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300 people attended Vietnamese New Year celebration
Event featured food, music, dragon dance
Presidance performs for visitors to First Baptist Church’s Tet Nguyen Dan celebration Sunday afternoon in the church’s fellowship hall.

Their legs flew all over the stage as the four young men danced to the taped music, a mixture of dance tunes. A couple of them broke into a Christian rap song.

The Rev. Joe Tu, Vietnamese minister at First Baptist Church on Green Street, joined them on the Fellowship Hall stage after the performance and joked that he had tried similar moves of his own and, after 10 seconds, “I fell apart.”

The group’s performance, greeted by screams and cheers from the audience at Sunday’s celebration of Vietnamese New Year is a departure from other, more traditional events.

“It’s a little more informal and people are not as uptight,” said Chinh Ngo, 24. “... This is a little more Americanized.”

Not that the Vietnamese New Year, known as Tet Nguyen Dan, is without its customs.

The event, in its 15th year at First Baptist and drawing some 300 people this year, also features traditional food, notably, the rice cake, and the dragon dance and recognition of the oldest family members.

The dragon dance represents ushering in good luck for the New Year. Traditionally, it is “celebrated with a lot of noises, like drums and firecrackers, to chase away the demons and evil spirits,” Tu said.

Tet Nguyen Dan marks the beginning of a new year on the lunar calendar and the beginning of spring.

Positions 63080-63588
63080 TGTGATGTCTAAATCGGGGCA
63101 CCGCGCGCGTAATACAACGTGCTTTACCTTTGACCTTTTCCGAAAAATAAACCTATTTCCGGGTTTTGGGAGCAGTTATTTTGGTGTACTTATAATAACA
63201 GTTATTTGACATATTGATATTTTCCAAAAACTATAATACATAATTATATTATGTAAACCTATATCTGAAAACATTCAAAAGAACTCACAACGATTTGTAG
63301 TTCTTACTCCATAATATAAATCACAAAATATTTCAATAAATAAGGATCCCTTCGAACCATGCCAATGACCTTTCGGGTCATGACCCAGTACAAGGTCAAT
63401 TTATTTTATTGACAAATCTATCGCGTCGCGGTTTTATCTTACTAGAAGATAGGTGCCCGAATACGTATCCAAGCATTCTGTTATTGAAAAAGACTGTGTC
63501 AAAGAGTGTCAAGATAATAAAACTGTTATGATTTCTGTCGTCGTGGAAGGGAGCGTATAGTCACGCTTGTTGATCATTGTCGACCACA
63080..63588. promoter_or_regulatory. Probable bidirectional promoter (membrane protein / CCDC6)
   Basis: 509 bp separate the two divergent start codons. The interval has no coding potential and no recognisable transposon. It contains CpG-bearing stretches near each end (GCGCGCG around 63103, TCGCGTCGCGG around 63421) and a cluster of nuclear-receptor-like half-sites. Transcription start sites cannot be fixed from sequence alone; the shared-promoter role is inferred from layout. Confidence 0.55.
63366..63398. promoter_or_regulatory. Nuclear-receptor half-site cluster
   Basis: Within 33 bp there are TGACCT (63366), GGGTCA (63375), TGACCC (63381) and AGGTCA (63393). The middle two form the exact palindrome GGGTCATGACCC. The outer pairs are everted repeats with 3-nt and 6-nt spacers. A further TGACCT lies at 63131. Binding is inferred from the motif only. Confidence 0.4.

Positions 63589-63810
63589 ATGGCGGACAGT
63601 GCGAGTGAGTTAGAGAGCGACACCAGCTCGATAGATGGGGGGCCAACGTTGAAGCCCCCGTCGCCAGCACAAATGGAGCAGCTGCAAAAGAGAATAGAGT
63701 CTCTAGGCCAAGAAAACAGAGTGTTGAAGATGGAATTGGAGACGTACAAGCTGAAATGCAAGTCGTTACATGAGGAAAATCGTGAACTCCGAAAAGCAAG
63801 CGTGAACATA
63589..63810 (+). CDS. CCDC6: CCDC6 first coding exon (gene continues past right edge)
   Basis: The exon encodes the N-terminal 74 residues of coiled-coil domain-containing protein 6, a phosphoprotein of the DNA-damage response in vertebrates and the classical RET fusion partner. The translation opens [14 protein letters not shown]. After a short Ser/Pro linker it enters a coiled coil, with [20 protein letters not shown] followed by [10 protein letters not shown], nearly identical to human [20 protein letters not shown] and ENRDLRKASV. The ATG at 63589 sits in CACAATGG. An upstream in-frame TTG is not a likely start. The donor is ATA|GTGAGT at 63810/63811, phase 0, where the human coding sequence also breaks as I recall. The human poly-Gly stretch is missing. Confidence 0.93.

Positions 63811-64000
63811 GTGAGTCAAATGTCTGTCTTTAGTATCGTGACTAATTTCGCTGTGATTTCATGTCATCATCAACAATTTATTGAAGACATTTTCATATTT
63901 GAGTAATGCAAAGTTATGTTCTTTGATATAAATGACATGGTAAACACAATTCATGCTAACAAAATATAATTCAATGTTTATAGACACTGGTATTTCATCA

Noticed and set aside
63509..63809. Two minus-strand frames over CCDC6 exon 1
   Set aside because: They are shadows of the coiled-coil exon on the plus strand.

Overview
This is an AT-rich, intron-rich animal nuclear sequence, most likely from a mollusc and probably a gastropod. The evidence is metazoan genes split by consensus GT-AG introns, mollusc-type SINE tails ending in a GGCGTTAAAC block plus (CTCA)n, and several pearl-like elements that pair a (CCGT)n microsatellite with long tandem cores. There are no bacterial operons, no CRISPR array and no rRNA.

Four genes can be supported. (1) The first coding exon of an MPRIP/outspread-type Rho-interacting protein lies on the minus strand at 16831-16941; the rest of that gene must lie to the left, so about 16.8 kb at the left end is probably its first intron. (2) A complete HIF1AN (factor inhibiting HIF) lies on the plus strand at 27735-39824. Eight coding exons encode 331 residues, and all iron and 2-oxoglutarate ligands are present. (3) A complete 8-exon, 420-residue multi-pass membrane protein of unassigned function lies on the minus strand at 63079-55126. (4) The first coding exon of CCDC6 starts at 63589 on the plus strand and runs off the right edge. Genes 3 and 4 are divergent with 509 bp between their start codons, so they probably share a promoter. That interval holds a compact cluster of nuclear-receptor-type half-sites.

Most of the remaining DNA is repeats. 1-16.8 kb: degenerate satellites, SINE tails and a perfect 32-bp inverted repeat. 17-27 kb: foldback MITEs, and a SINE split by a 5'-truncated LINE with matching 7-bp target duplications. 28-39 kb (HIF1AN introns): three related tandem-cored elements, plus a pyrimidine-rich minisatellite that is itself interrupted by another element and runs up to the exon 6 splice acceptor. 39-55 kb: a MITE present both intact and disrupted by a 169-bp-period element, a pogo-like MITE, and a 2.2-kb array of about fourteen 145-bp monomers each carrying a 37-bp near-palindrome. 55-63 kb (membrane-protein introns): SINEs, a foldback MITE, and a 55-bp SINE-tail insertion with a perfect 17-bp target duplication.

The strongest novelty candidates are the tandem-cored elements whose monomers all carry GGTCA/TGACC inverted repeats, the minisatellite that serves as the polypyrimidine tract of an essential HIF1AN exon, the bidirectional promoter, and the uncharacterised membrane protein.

Tu said the church’s ministry tries to reach out to the Vietnamese community, without regard to religious background.

“In this event, people pretty much donate everything, (such as) food and money, so we can put the program together,” Tu said. “They can come here to celebrate without any hesitation that somebody will use the event to impose certain (beliefs).”

Amy Bui, 20, of Gainesville said she enjoyed the event because “it’s bringing back the old culture, and it’s also good for the young generations to learn more about (traditions).”

Bui attended the celebration with her two sisters, Anh, 17, and Annie, 8. The older sisters said that Annie particularly enjoyed the dragon dance, getting money and wearing the traditional “ao dai,” a long, flowing and colorful silk dress.

David Tran, 16, a sophomore at Gainesville High and a singer at the event, said the celebration becomes even more fun when you participate.

“It makes you feel at home,” he said.

Ngo said the celebration has a family atmosphere.

“It’s more enjoyable that way,” he said. “Events like this have the most laughs.”